Choosing a location for a new storefront used to be a mixture of consulting very broad, generalized census data, making assumptions based off of competitor activities and trusting blindly in gut feelings and hunches.

It’s a technique that can often work — the fact that any store ever remained open is testament to that — but it puts serious restraints on a business’ growth rate. On top of that, when a poor location is chosen, its eventual failure is very costly.

Smart utilization of location intelligence both streamlines and optimizes scouting for new store locations. It starts with gaining a better understanding of the demographics in and around the proposed area. Location intelligence can give you a more in-depth breakdown of the demographics than a general census, including differentiating between local residents and commuters, other places they shop or visit and so on.

Location intelligence also can give retailers unprecedented insight into the habits of their competitor’s customers, providing data on market penetration and customer loyalty. If a major competitor is showing very short visit times in a particular area, their customers might be ready to be presented with another option; if they’re struggling to draw foot traffic at all, chances are good that you will struggle, too.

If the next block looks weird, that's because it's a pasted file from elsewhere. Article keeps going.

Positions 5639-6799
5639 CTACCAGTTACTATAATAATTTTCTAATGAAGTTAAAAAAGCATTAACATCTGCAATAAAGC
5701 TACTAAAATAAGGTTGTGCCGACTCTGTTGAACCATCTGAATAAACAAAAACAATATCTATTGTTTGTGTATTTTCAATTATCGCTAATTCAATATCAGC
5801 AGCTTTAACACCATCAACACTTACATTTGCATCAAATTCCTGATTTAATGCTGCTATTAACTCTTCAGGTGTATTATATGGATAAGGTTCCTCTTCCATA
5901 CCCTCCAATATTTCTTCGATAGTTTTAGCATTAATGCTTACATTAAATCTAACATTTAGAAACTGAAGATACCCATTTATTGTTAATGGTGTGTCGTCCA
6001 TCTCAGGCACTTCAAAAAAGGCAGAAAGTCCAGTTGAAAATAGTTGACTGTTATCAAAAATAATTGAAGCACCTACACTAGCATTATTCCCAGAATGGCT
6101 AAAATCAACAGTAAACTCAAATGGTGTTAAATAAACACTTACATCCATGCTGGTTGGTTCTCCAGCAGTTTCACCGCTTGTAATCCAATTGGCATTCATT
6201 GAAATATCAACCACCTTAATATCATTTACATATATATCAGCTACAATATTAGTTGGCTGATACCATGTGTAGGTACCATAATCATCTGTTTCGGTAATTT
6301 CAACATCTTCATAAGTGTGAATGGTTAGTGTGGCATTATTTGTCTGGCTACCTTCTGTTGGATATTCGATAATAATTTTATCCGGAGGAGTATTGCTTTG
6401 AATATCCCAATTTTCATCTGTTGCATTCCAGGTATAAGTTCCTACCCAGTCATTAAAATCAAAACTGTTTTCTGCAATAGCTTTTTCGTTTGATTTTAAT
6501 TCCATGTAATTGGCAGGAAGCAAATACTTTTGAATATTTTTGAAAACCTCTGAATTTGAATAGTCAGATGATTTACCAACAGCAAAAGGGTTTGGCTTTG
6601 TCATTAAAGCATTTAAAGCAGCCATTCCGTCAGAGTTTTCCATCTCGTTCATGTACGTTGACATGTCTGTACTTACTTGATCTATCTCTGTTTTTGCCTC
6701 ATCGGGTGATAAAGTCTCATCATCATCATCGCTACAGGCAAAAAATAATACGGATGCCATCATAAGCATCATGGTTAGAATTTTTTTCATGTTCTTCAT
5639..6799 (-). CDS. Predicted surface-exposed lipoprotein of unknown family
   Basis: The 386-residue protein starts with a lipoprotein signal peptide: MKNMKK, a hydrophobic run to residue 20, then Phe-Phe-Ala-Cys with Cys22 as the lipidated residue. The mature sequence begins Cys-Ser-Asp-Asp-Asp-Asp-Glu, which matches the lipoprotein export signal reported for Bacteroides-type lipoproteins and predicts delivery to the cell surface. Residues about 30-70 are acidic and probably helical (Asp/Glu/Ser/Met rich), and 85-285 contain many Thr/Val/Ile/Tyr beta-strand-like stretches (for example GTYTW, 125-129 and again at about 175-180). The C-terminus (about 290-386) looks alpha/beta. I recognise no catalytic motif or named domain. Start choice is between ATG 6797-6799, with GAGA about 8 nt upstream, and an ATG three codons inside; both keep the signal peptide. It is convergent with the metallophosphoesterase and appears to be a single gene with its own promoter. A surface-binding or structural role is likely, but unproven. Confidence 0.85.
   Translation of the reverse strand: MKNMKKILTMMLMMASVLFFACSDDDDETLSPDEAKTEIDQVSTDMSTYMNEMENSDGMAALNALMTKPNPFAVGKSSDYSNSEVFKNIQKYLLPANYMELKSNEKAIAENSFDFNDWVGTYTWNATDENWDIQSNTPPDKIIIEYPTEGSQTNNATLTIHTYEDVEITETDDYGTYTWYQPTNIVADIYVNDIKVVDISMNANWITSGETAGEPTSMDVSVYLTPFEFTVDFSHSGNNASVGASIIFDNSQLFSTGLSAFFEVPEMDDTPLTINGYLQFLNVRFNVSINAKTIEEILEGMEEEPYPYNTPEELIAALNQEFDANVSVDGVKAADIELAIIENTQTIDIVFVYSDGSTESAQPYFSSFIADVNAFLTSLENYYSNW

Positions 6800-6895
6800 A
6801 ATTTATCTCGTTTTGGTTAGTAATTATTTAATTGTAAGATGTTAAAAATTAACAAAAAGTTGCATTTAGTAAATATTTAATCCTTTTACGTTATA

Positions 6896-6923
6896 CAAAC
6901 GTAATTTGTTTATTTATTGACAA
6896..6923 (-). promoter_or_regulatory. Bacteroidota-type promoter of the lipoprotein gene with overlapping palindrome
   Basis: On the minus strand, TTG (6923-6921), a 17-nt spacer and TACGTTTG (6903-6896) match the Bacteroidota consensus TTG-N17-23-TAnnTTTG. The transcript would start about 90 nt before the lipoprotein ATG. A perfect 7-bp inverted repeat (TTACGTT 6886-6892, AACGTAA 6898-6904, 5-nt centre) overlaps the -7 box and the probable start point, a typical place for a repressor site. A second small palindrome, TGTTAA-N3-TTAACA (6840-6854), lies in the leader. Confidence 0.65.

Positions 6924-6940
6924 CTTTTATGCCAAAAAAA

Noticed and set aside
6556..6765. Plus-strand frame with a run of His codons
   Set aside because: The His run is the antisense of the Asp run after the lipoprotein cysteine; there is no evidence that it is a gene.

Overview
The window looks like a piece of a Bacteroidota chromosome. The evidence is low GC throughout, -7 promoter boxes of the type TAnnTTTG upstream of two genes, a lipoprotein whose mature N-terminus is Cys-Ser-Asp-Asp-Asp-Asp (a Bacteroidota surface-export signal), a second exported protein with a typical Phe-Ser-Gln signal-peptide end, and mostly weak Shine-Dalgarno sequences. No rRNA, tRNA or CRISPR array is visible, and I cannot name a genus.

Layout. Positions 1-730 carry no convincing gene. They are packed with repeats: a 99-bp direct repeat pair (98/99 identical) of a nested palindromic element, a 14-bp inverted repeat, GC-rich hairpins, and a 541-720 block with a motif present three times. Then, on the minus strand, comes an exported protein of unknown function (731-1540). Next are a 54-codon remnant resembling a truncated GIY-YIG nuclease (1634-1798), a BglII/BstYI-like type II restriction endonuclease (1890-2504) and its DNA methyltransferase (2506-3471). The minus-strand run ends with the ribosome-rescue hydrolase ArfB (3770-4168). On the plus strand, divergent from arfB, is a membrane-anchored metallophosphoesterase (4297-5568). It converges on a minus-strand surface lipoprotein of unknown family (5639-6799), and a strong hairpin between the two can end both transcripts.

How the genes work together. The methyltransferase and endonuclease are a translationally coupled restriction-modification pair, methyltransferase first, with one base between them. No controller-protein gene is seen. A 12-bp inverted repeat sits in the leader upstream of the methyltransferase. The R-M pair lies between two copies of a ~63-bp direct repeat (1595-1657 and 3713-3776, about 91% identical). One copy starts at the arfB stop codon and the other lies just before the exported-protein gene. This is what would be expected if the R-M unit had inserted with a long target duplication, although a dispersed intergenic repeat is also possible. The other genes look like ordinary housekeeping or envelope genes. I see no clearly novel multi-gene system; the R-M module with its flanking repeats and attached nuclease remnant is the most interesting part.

Russian grocery and convenience retailer X2 has been using location intelligence to fuel a massive location expansion: They opened more than 5,000 new stores in two years, and increased profits by more than 130%. Specifically, they used location data to select prime locations, make more informed stocking decisions and negotiate lease rates.

Location Intelligence Powers Audience-Based Marketing

Using location intelligence, you can harness customer behavior data to not only plan new stores but to maximize the performance of existing stores.

This is being done by integrating location intelligence with online and out-of-home advertising — in other words, by bridging the gap between your customers’ offline and online behaviors. This technique can be used to target existing customers with special offers based on both their online behaviors and their real-life ones.